So, will I find my favorite sites and put them on one of my nine home pages? I've already experimented with adding "pages" but I don't want it to be so overloaded I cant find anything. What are the most important sites when I'm out and about with my phone?

Monday, January 14, 2008

I hate Power Point Presentations

I just read a great blog by Guy Kawasaki. He has 10 (really 13) questions for Garr Reynolds, the author of, " Presentation Zen: Simple Ideas on Presentation Design and Delivery (Voices That Matter)."

I especially liked the following question and answer:

Question: How did we get to this place where most presentations suck?

Answer: There are many reasons. First of all, presenting exceptionally well isn’t easy. In fact it’s hard. That’s why we find great presenters—and great communicators in general—so remarkable. They are all too rare. Many professionals simply have never had much practice and just follow conventional wisdom and do it “like everyone else” instead of doing it effectively.

This reinforced my observation of why I inwardly grown at the beginning of most power point presentations. Poor presentation slide decks and too much text on each page just make me cringe. People tend to load the slide decks up with too many words because they don't practice and are afraid of speaking without the crutch of words on the power point page. So many people think that poor presentations is what is normal.

Saturday, January 12, 2008

Abiline Paradox

I was reminded today about the Abilene Paradox related by management theorist Jerry Harvey. The paradox begins during a terribly hot Texas summer day. A man and his wife were relaxing one afternoon with the wife's family when someone suggested a trip to Abilene (several miles away) for dinner. The man was was not too keen about driving across a desert, on a scorching summer day. Others seemed keen for the ride, so he kept his objections to himself.

When they arrive in Abilene, the food is bad and they return home exhausted, several hours later. One of the family members dishonestly says, "It was a great trip, wasn't it."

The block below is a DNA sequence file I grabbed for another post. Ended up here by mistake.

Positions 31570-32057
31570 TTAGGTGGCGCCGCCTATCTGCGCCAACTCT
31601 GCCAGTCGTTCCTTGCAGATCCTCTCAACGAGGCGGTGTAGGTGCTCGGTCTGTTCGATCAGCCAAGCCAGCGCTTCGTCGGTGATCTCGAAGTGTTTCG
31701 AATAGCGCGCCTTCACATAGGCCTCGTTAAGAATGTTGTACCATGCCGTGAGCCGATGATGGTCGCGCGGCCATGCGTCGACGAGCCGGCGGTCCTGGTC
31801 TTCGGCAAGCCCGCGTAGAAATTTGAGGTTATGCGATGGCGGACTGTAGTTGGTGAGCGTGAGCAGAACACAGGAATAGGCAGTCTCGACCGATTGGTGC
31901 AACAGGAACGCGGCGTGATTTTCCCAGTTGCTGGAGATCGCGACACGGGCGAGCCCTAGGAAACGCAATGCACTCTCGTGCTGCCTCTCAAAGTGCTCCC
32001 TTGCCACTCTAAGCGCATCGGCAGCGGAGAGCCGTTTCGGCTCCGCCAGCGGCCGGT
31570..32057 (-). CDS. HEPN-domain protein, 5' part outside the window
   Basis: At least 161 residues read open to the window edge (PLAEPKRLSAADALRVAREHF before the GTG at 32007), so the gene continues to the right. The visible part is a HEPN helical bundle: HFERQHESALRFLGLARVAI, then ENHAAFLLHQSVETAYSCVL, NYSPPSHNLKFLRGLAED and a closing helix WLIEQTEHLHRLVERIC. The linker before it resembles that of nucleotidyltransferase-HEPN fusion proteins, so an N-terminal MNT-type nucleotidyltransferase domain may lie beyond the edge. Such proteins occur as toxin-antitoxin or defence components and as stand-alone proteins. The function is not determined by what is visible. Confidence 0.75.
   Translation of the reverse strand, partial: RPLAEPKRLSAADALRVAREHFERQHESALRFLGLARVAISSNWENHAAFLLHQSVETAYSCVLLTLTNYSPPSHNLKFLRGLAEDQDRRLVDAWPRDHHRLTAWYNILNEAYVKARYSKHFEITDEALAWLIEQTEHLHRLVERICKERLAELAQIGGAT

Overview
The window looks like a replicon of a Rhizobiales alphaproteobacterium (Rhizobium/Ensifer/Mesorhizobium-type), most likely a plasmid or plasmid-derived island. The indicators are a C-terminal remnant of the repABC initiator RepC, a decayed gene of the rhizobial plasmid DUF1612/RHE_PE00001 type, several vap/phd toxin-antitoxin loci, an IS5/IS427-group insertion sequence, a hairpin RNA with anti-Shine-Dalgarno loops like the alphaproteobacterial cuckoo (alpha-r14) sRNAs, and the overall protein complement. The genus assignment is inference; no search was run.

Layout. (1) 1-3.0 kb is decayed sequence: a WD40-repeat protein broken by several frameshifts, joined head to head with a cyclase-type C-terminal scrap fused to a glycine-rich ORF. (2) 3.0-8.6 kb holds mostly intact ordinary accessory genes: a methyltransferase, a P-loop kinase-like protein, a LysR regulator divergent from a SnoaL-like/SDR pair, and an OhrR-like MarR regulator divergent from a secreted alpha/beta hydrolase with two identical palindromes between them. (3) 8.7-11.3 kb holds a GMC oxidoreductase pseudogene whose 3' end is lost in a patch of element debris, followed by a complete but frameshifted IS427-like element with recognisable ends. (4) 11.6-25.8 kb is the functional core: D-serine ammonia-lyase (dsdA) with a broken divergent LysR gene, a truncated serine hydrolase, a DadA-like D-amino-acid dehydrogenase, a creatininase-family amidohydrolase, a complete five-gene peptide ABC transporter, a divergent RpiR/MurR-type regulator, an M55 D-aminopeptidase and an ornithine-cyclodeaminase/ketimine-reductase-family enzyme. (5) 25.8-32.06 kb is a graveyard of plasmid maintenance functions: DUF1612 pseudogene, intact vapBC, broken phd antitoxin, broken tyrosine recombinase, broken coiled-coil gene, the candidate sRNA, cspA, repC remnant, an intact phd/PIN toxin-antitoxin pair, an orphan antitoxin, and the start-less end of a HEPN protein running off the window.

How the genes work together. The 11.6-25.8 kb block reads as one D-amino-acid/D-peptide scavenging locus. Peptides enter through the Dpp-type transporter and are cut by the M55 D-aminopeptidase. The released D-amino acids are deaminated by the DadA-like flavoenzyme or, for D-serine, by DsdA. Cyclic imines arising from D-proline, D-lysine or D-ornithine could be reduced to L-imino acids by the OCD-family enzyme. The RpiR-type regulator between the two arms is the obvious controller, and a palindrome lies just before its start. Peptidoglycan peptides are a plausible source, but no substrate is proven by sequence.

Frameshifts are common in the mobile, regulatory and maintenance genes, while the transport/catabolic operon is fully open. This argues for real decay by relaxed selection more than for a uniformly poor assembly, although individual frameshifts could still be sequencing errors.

The mother-in-law says that, actually, she would rather have stayed home, but went along since the other three were so enthusiastic. The husband says, "I wasn't delighted to be doing what we were doing. I only went to satisfy the rest of you." The wife says, "I just went along to keep you happy. I would have had to be crazy to want to go out in the heat like that." The father-in-law then says that he only suggested it because he thought the others might be bored.

The group sits back, perplexed that they together decided to take a trip which none of them wanted. They each would have preferred to sit comfortably, but did not admit to it when they still had time to enjoy the afternoon. (Note thanks to Wikipedia for providing me the final details and quotes).

Sometimes it is human nature to not want to go against the grain, or not want to "rock the boat." Harvey's point was that individuals in organizations are often concerned about standing out and being the "odd dissenting person," that groups can end up acting on decisions that don't necessarily reflect the views of any of their individual members, often defeating the very goal they are out to achieve. Another example of irrational decision-making.

What behaviors in your group or organization discourages individuals from openly voicing their feelings or pursuing their desires? If your group or family is on the road to Abilene, then you may arrive at a place where logical values can fall victim to group dynamics.

Wednesday, January 09, 2008

Storage Organization

From construction equipment and yard care equipment to toys and sports equipment, the storage of goods has become a burden for most middle-class families. There is a storage crisis in California. One UCLA study indicated 75% of families studied had so much in their garages, that cars would no longer fit.

So, do these so-called families have an excess of goods they just have to keep around? But is it organized? I would guess not. In my house, we're always in PURSUIT of organization. I need to get rid of the clutter.